1. Limited time only! Sign up for a free 30min personal tutor trial with Chegg Tutors
    Dismiss Notice
Dismiss Notice
Join Physics Forums Today!
The friendliest, high quality science and math community on the planet! Everyone who loves science is here!

Number Theory Proofs

  1. Mar 10, 2010 #1
    1. For any positive integer n, if 7n+4 is even, then n is even.
    2.Sum of any two positive irrational numbers is irrational.
    3. If m, d, and k are nonnegative integers with d=/=0 then (m+dk) mod d = m mod
    4. For all real x, if x^2=x and x=/=1 then x=0
    5. If n is an integer not divisible by 3, then n^2 mod 3=1




    2. Basically I have to prove (or disprove) all of those and I'm stuck. Any advice and feed back would be appreciated.



    3. Here are my attempts at solutions
    1. By contraposition, if n is odd then 7n+4 is odd. If N is odd, then n=2k+1 for some integer k. so 7(2k+1)+4, and by algebra we get 2(7k+5)+1. 7k+5 is an integer, so it must be odd.

    Is this right? I think it is but I'm never sure because I'm terrible at number theory.

    2. For this one I found a counterexample and I think that is sufficient to get the problem right but I want to know why it's a false statement..anyone have any insight?

    3. This is confusing. Basically after half an hour of writing stuff I haven't reached any conclusions. I'm sure it has something to do with the quotient remainder theorem because the form of (m+dk) is very similar to QRT where given any interger n and positive integer d, there exists unique integers q and r such that n=dq+r. Any help would be appreciated.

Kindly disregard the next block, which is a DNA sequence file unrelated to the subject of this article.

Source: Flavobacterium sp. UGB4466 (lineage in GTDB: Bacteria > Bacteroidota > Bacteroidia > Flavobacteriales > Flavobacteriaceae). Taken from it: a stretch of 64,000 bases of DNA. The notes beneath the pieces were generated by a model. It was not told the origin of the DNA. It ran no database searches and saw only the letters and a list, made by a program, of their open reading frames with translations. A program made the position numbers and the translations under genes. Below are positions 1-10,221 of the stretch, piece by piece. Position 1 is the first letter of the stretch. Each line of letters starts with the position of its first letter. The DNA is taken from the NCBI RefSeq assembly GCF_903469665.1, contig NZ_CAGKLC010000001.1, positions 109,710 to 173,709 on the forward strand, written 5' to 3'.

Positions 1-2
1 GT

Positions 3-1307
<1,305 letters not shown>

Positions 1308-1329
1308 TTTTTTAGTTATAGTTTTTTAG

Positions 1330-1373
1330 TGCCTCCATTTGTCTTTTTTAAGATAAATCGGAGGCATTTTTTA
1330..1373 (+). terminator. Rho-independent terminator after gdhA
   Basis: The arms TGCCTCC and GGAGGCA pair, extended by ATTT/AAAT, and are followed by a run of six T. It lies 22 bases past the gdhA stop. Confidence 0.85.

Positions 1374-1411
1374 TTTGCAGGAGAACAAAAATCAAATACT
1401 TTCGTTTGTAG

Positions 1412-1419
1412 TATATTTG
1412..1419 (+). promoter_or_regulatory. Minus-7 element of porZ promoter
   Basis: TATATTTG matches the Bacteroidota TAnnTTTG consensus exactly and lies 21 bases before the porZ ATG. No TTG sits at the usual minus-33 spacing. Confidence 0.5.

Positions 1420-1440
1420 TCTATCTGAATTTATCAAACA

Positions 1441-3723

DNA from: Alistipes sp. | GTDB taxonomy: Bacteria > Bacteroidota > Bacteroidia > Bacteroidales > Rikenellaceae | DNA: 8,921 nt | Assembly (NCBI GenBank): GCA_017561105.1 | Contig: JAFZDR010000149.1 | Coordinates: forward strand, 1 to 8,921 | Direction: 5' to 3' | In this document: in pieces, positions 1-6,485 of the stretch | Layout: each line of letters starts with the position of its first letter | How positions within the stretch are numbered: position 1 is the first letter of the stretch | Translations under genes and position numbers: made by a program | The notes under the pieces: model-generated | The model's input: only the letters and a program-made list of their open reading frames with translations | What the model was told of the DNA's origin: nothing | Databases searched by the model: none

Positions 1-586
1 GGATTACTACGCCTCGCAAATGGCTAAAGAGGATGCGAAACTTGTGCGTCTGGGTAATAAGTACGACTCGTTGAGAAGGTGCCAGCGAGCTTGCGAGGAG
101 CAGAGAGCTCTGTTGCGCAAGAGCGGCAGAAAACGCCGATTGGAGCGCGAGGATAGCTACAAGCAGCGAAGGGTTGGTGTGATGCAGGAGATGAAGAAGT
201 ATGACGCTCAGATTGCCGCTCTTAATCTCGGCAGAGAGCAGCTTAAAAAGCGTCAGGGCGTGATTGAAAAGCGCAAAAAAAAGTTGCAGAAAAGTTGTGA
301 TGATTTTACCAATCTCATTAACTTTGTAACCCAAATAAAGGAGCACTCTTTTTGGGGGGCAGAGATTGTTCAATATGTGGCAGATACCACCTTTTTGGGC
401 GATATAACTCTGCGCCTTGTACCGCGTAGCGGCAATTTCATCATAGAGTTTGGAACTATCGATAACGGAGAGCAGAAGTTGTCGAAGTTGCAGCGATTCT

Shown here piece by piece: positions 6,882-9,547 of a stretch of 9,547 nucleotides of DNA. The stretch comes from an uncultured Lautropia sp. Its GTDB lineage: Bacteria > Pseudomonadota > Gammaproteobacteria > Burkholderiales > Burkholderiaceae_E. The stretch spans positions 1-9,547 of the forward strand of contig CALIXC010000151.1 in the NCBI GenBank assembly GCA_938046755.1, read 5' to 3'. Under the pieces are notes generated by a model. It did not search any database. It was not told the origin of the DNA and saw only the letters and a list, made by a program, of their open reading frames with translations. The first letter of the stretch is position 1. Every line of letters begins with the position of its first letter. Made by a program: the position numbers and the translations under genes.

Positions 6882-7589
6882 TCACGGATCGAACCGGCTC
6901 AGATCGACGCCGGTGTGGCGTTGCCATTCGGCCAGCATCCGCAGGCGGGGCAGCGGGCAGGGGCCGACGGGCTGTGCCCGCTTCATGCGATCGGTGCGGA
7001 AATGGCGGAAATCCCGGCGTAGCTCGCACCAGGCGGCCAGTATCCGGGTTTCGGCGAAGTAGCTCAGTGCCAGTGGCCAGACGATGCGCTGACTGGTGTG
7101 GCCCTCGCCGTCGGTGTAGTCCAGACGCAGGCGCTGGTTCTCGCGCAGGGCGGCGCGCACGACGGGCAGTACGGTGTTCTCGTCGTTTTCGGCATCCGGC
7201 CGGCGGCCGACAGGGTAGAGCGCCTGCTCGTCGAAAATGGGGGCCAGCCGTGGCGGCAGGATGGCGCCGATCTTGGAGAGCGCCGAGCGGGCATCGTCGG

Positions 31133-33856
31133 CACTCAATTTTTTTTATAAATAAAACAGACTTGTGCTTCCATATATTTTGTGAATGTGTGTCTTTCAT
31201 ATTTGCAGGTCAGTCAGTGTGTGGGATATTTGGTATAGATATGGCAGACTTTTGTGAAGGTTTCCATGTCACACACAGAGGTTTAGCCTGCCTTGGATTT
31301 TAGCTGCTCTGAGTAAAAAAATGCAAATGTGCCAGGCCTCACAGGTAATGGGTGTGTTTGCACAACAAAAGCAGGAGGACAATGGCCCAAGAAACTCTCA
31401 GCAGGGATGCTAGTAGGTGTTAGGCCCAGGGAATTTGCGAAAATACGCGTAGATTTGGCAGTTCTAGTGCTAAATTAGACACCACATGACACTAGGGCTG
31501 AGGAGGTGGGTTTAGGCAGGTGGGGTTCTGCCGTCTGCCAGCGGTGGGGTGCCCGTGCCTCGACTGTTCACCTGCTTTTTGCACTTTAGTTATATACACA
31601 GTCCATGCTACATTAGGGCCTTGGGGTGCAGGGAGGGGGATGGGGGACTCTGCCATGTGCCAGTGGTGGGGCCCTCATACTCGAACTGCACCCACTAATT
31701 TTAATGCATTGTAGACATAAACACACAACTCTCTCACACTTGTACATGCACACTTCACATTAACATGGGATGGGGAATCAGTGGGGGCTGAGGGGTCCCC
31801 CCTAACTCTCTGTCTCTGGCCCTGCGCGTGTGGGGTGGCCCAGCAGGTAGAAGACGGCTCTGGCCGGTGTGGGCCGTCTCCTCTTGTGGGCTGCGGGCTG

4. This one is really bothering me. I know that it's true but I'm trouble proving it. I keep going back to the method of exhaustion but obviously that won't work. I have a feeling that this is really simple and I'm just overlooking something.

    5. This is another that I know is true but I don't know how to prove it. I think part of the problem I'm having here is defining n as a integer not divisible by 3.


    Any help on any of those would be appreciated.

    Thanks

     
    Last edited: Mar 10, 2010
  2. jcsd
  3. Mar 10, 2010 #2
    Actually I might of made some headway on number 4.

    If x^2=x then x=x/x. So x/x will always reduce to 1 unless x=0.

    Is this sufficient for a proof?
     
  4. Mar 10, 2010 #3

    Mark44

    Staff: Mentor

    You're likely to get more responses if you put each problem in itw own thread, rather than posting a whole slew of them all at once.
     
  5. Mar 10, 2010 #4

    Mark44

    Staff: Mentor

    Which is it? x^2 = 0 or x^2 = x?
     
  6. Mar 10, 2010 #5
    It is x^2=x
     
  7. Mar 10, 2010 #6

    Mark44

    Staff: Mentor

    For 5, if n is an integer not divisible by 3, then its remainder when divided by 3 has to be either 1 or 2. I.e., n = 1 mod 3 or n = 2 mod 3.

    Investigate each case to say something about n^2.
     
  8. Mar 11, 2010 #7

    Thanks.
     
Know someone interested in this topic? Share this thread via Reddit, Google+, Twitter, or Facebook




Similar Discussions: Number Theory Proofs
Loading...